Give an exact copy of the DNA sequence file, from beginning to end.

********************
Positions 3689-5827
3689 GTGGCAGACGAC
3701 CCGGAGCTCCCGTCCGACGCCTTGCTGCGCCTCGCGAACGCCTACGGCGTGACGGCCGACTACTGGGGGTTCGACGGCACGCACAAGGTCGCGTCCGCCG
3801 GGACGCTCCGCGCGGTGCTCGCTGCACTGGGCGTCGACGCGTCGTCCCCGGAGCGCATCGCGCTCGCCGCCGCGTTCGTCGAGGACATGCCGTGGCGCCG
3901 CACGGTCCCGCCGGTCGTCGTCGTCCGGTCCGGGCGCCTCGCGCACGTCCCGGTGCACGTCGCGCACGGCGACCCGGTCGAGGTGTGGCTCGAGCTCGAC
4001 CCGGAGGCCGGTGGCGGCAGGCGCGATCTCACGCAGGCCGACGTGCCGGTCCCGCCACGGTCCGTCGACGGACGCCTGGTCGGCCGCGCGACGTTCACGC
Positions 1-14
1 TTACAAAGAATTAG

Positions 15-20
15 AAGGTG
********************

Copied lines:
Positions 3689-5827
3689 GTGGCAGACGAC
3701 CCGGAGCTCCCGTCCGACGCCTTGCTGCGCCTCGCGAACGCCTACGGCGTGACGGCCGACTACTGGGGGTTCGACGGCACGCACAAGGTCGCGTCCGCCG
3801 GGACGCTCCGCGCGGTGCTCGCTGCACTGGGCGTCGACGCGTCGTCCCCGGAGCGCATCGCGCTCGCCGCCGCGTTCGTCGAGGACATGCCGTGGCGCCG
3901 CACGGTCCCGCCGGTCGTCGTCGTCCGGTCCGGGCGCCTCGCGCACGTCCCGGTGCACGTCGCGCACGGCGACCCGGTCGAGGTGTGGCTCGAGCTCGAC
4001 CCGGAGGCCGGTGGCGGCAGGCGCGATCTCACGCAGGCCGACGTGCCGGTCCCGCCACGGTCCGTCGACGGACGCCTGGTCGGCCGCGCGACGTTCACGC
Positions 1-14
1 TTACAAAGAATTAG

Positions 15-20
15 AAGGTG